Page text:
TALAHASSEE – The Florida House is expected to give final approval on Wednesday to a wide range of rules related to COVID-19 mandates.
The bills would give employees exemptions from all employer-required vaccinations. To get an exemption, the laws would require employees to state medical or religious reasons or to prove immunity from a previous infection.
To get an exemption, the laws would require employees to state medical or religious reasons or to prove immunity from a previous infection.
During a special legislative session, Republican lawmakers will also seek to expand an existing law known as the “Parent’s Bill of Rights” to ban school mask requirements.
State lawmakers passed the Parent’s Bill of Rights at the 2021 legislative session this spring, and Governor Ron DeSantis signed the measure in June.
Republican supporters of the legislation framed the measure as a way to combine several provisions of existing state law that deal with parental consent, such as provisions regarding information that families should know about their children’s education and health care.
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But the law was at the center of discussions about school mask mandates when DeSantis used it in part as the basis for an executive order in July seeking to ban student mask requirements.
DeSantis’ executive order led to a Sept. 22 emergency rule by the Department of Health that said parents should “have their own discretion” about whether or not to wear masks at school. The rule also prohibits schools from directing asymptomatic students to self-quarantine at home after exposure to someone who tested positive for COVID-19.
The Senate Judiciary Committee on Monday approved a broad measure (SB 2-B) that aims, among other things, to exempt employees from employer-required vaccinations against COVID-19. The panel passed the bill by 7-4 votes along partisan lines.
The proposal includes a provision that would extend the Parents’ Bill of Rights to ban mask requirements for students and quarantine asymptomatic students—effectively cementing the health department’s rule into state law.
“We know that if an asymptomatic student is in our classrooms, they probably don’t pose a threat to others. So we recognize that,” Danny Burgess, a Zephyrhills Republican who chairs the committee and sponsored the measure, told the panel Monday.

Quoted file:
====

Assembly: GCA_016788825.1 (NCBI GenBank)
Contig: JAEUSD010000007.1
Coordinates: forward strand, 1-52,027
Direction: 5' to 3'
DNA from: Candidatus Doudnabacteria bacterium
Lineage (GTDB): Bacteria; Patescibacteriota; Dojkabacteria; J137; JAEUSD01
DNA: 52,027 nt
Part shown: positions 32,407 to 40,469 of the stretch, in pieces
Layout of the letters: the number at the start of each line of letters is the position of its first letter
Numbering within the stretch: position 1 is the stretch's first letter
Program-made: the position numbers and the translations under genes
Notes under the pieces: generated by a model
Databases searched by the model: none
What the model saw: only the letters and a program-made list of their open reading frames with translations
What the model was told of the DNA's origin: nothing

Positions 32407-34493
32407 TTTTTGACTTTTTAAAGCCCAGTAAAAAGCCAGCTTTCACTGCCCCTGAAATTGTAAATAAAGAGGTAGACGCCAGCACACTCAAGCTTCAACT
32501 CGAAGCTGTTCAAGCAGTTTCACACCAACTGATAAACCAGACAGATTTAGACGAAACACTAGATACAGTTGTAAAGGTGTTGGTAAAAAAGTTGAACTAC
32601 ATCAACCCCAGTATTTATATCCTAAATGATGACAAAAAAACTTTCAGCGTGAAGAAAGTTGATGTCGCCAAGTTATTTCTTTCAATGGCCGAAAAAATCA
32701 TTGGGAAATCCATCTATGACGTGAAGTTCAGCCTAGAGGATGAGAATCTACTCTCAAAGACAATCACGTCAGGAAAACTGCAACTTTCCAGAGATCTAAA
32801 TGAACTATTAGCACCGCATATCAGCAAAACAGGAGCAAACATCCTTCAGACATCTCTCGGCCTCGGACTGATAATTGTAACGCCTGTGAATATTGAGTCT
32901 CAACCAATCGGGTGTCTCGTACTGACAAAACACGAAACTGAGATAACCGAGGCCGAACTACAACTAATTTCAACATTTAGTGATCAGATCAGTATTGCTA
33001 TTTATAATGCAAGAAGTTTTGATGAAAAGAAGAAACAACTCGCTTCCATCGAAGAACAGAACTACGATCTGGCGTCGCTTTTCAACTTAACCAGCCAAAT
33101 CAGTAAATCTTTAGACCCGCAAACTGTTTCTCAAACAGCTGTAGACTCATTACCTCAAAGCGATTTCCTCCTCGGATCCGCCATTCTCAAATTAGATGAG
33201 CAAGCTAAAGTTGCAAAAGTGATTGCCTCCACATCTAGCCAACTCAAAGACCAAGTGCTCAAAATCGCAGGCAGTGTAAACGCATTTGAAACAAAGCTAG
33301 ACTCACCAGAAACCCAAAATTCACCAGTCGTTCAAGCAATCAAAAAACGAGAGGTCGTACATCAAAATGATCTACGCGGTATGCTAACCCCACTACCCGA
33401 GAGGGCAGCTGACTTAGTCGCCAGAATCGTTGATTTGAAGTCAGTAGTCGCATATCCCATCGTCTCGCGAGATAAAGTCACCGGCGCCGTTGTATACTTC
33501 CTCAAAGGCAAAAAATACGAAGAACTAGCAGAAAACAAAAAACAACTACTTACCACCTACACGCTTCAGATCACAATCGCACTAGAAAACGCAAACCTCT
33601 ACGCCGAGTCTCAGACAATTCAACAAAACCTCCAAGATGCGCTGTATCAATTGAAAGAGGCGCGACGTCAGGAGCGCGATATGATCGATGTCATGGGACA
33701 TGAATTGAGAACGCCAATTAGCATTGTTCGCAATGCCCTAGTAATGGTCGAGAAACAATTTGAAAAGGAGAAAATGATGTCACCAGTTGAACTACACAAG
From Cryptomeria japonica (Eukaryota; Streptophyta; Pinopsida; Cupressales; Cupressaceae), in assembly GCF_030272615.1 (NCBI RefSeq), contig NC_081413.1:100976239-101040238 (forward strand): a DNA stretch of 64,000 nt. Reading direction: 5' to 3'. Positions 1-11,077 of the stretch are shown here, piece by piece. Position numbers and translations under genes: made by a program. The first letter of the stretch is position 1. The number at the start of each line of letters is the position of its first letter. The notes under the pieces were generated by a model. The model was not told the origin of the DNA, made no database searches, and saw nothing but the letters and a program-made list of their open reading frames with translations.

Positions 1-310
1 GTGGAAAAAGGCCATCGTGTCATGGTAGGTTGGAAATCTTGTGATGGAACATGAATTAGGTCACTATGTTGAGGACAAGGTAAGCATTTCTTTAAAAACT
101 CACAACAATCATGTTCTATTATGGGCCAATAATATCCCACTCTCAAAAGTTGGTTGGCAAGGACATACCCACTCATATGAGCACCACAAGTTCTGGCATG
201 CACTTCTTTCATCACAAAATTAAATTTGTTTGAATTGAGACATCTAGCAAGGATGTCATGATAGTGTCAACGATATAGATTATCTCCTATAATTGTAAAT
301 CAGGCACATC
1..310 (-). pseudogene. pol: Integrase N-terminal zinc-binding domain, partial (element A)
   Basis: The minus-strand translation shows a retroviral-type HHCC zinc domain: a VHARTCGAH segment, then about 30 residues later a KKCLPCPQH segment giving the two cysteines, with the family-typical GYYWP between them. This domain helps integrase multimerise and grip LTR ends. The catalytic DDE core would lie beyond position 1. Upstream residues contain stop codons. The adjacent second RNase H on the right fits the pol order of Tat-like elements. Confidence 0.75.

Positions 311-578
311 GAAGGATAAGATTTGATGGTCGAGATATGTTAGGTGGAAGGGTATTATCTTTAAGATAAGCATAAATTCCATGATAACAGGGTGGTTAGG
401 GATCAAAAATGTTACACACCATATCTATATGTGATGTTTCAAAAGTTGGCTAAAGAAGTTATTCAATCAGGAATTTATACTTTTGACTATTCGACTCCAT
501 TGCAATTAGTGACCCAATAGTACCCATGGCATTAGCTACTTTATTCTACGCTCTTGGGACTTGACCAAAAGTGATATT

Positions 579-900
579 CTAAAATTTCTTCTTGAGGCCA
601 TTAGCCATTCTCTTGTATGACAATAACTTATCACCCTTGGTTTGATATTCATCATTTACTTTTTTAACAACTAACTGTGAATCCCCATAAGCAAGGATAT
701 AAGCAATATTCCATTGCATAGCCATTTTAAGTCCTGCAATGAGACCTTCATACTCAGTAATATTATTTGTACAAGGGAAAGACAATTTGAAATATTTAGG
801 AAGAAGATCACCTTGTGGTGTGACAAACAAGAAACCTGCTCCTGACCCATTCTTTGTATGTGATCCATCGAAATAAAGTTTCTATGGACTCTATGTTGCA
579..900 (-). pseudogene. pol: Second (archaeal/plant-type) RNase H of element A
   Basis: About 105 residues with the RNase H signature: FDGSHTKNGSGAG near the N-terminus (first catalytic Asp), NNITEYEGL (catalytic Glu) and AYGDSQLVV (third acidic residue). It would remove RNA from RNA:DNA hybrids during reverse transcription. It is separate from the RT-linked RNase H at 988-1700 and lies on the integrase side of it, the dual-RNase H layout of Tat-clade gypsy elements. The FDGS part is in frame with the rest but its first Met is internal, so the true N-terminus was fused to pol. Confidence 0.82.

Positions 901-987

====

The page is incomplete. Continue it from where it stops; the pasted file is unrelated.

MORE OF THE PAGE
But Senator Audrey Gibson, D-Jacksonville, argued that COVID-19 mitigation requirements should be determined at the local level.
“School districts, mayors, councilors, commissioners, they know what’s going on in their communities and how they want to make sure people stay safe. Leave it to the locals. Why are we intruding, into a politically driven piece of legislation,” they said.
Speaking to reporters Monday morning, Rep. Fentrice Driskell DeSantis of using the Parent’s Bill of Rights as “both a sword and a shield” in his executive order.
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“The (law) was never intended to be used to endanger children. So if the governor twists it this way, it leads to this perverse outcome for me where he basically says that certain parents have rights that are supreme for other parents,” said Driskell, D-Tampa. ‘Because he says… ‘What about the parents who don’t want their kids to wear masks?’ Well, what about the parents who want their kids to be safe in the classroom?”
The identical measures approved Monday by the House and Senate committees also aim to ban public schools and higher education institutions from imposing COVID-19 vaccinations on students or employees.
The proposals would allow parents to sue school districts that require students to be vaccinated against COVID-19, wear masks, or quarantine asymptomatic students after exposure to the virus. Parents who prevail in court may face attorney fees and court costs.
“Simply put, we have to trust that people are making the best decisions for themselves and their families. There are vaccines available to anyone who wants them. There are therapies, other treatments…that have been developed or are being developed. Treatments are available, Burgess said.
But the proposed ban on school vaccination mandates has been criticized by Democrats on the Senate panel.
“This anti-vax rhetoric will also lead to teething troubles, and I’m afraid this bill will get us started,” said D-Boca Raton Senator Tina Polsky.
The House Commerce Committee on Monday approved an identical measure (HB 1B), sponsored by Republicans Erin Grall of Vero Beach and Ralph Massullo of Lecanto.
Democrats on the House panel questioned the need to ban the mandate of student masks. Rep. Joe Geller, D-Aventura, pressed Massullo, who is a dermatologist, on that part of the bill.
“From your medical point of view and education, which I have the greatest respect for… what is the harm that can happen to a child who goes to school, my child who goes to school, has to wear a mask?” Geller asked.
“The downside is that children need to be social during early life development and have a lot of psychological problems that are precluded by their interactions with others,” Massullo replied.
The special hearing is expected to conclude on Thursday.